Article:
“Midway through the Plan for Transformation, we have a tale of two cities. CHA families in new mixed-income communities now live in conditions indistinguishable from economically better off neighbors. That’s a major achievement that would have been considered impossible 20 years ago.
“At the same time, far too many public housing families live in environments virtually identical to those that triggered the $1.6 billion overhaul of public housing. That must change if Chicago is to uphold its promise to ‘rebuild’ the lives of all its public housing residents.”
– Hoy McConnell, executive director of Business and Professional People for the Public Interest, which just released a “Mid-Course Report” on CHA’s Plan for Transformation. According to an article about the study published by Gazette Chicago, public housing projects that aren’t being converted to mixed-income communities continue to face high rates of crime and poverty, but residents at newer developments like Roosevelt Square “are doing very well and taking advantage of the area’s opportunities.”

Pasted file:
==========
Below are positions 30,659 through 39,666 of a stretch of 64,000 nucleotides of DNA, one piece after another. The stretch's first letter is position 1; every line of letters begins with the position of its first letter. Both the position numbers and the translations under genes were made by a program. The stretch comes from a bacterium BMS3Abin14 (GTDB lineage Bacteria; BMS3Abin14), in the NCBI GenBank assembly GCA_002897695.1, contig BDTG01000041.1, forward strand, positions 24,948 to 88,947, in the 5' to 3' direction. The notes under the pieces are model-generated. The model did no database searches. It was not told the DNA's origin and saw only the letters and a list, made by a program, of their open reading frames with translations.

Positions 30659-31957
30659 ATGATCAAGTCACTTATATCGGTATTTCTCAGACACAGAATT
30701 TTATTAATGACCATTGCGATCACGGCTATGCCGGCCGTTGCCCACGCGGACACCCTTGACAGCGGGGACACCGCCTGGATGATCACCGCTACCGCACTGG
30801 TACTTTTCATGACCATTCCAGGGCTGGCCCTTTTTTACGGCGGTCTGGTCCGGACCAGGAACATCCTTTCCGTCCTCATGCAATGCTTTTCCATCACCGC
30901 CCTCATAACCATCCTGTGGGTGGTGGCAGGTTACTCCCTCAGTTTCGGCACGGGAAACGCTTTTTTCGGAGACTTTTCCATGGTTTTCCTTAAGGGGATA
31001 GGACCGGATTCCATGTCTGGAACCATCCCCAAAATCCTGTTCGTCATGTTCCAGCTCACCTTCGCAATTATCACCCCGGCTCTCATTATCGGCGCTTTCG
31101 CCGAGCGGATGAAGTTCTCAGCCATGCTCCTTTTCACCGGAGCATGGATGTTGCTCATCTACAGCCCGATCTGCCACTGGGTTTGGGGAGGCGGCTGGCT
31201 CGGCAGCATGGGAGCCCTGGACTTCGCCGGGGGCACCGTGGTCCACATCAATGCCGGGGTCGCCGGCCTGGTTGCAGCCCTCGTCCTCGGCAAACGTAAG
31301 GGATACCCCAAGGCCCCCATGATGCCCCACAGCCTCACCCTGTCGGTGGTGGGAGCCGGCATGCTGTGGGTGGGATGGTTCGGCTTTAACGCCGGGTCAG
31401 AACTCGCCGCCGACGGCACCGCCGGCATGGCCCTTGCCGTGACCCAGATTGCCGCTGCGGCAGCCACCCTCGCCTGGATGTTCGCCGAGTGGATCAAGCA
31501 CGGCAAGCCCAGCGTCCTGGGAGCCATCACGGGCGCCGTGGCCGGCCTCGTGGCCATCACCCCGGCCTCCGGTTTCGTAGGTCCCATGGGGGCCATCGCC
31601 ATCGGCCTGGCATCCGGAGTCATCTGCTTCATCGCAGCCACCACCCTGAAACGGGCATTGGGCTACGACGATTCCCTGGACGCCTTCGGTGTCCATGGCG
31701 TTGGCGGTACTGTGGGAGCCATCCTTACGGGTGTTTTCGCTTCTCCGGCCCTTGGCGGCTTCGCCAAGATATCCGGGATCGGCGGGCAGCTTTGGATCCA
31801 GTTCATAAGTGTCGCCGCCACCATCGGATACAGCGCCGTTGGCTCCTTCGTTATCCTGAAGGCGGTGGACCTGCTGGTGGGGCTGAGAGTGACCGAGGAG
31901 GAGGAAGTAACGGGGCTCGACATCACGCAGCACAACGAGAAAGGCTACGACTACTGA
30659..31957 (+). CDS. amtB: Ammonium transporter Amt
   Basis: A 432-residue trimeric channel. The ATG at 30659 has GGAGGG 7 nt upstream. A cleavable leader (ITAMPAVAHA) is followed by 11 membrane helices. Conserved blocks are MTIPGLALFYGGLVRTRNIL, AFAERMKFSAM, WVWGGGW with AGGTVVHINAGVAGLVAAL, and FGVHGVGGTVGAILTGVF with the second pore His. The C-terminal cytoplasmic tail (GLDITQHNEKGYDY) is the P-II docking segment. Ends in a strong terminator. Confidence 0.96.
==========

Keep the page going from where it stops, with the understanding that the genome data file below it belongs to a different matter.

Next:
The Plan for Transformation‘s mixed-income developments currently face five major challenges to success, according to BPI: a lack of retail and service establishments, poor public schools, a lack of data about residents’ access to services, an underdeveloped sense of community, and a lack of buyers filling the developments’ market-rate homes.
Roosevelt Square is only about 30 percent complete, the Gazette reports. Despite the lack of residential construction at Roosevelt Square in the past year, developer Related Midwest is moving forward with the construction of a new CVS/Pharmacy and other retail buildings.
Download the entire report in PDF format through BPI’s Web site.